‘Brandeis in The Hague’ study abroad program canceled
After being suspended in 2018, the program was officially canceled due to financial aid difficulties.
The “Brandeis in The Hague” study abroad program has been officially canceled, according to Associate Dean of Study Abroad J Scott Van Der Meid. While initially only the semester-long program had been canceled last year, its summer iteration will also come to an end after a final session this year. The program was a collaboration with Leiden University’s Grotius Centre for Legal Studies, which specializes in international law.
In an email to the Justice, Van Der Meid stressed that canceling the program “was not a decision that was taken lightly,” emphasizing the “excellent collaboration” with Leiden University. The decision to cancel the program was “based on shifting academic priorities at Leiden University, limited student housing and the continued lack of U.S. Federal Financial Aid portability,” he continued.
Per the program’s website, participants would “explore first-hand how international courts confront a range of global problems,” using institutions including the International Criminal Court and the International Court of Justice, while conducting their own research on “a variety of global issues” such as “ethnic violence” and “economic development.”
Prof. Richard Gaskins (LGLS), who helped to design the program’s curricula and was a faculty member for several semesters and summers, wrote in an email to the Justice that the emphasis of the research was on “analyzing problems from a broad perspective [and] using case studies to explore the global problem of social transitions.” Gaskins described the classes as “small, seminar-style and highly participatory,” and in addition to the “regular visits to international courts,” students met with “judges and human rights experts.” The semester program included “an 8-week practicum placement in one of the courts or human rights organizations,” he added.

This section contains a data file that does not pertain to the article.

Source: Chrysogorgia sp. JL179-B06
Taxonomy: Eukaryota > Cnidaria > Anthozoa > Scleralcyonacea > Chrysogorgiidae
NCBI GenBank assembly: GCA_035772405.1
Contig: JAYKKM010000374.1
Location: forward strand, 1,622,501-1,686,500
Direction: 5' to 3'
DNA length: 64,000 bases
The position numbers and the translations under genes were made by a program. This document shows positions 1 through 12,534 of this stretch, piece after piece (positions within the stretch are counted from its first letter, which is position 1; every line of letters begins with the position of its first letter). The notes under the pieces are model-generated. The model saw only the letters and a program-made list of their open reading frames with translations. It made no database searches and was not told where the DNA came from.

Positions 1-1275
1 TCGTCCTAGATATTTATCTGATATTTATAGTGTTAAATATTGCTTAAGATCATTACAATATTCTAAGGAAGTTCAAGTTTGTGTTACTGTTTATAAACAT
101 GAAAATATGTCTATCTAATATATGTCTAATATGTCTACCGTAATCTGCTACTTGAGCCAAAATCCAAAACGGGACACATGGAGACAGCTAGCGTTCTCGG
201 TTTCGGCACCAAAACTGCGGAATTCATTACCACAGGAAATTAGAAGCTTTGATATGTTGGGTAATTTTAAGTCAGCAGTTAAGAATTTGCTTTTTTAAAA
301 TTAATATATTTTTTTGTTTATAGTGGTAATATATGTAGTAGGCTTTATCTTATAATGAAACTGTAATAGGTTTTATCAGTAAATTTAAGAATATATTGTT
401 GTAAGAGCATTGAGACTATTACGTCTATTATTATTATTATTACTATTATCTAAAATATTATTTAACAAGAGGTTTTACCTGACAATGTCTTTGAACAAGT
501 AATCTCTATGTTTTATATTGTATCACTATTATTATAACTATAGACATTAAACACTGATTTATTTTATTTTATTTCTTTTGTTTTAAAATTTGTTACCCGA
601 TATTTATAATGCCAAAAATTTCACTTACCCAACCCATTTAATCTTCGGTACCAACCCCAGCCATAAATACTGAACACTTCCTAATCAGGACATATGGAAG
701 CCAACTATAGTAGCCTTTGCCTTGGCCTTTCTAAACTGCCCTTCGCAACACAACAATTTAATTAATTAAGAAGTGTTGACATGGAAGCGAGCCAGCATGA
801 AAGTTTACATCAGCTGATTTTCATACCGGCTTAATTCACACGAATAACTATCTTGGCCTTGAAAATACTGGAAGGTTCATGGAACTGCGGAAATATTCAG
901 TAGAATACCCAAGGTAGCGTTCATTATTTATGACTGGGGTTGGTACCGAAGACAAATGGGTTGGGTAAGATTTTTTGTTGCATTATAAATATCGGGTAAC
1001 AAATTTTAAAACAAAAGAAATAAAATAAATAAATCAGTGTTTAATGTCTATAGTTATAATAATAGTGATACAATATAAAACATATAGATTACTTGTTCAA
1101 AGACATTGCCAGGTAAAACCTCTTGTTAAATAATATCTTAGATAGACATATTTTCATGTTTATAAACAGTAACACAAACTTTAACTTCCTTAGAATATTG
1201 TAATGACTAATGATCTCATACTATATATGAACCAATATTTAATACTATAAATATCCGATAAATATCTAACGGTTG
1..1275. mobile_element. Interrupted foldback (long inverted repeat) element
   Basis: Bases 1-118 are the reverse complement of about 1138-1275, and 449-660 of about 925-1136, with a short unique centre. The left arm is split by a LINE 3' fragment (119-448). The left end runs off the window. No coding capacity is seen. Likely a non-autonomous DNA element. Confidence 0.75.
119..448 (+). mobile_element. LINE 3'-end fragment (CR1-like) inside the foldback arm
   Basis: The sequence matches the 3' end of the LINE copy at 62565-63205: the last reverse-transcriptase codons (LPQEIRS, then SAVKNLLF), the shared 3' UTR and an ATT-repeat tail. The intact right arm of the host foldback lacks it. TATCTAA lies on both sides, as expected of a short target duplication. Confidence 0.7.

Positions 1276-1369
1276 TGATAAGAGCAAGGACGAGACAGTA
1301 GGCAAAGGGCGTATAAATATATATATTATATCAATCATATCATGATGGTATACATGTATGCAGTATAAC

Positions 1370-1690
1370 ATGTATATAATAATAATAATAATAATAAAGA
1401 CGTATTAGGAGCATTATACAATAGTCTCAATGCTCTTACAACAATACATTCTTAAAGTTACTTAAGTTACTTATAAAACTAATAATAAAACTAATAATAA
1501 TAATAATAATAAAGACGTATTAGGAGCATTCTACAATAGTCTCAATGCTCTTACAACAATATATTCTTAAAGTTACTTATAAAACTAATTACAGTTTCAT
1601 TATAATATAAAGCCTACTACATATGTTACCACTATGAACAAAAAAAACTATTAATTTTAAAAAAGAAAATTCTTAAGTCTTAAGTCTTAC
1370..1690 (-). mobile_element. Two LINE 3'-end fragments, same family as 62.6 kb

Many students chose to do the program to complete major or minor requirements in International & Global Studies, Politics or Legal Studies, Van Der Meid wrote in the same email. Katie Mok ’20, who participated in the program in the summer of 2018, did so because it completed requirements for her Legal Studies minor and because she wanted to study abroad while staying on track to graduate a semester early, she wrote in an email to the Justice.
Mok said that during the first weeks of the program, participants took classes together about “the history and politics of international governance and international law.” During the last two weeks, they “joined 30+ international students to focus more on international criminal law,” learning from guest lecturers and getting “much more breadth in exposure to the field.”
In addition, Mok said, they had a “moot court debate” at the end of the program, which “simulat[ed] real-world issues like cross-border drone strikes and asylum-seeking criminals.” The program’s direct work with legal institutions helped her academically, she wrote, adding that “having such friendly and enthusiastic professionals talk so candidly to us encouraged me to consider practicing law one day.”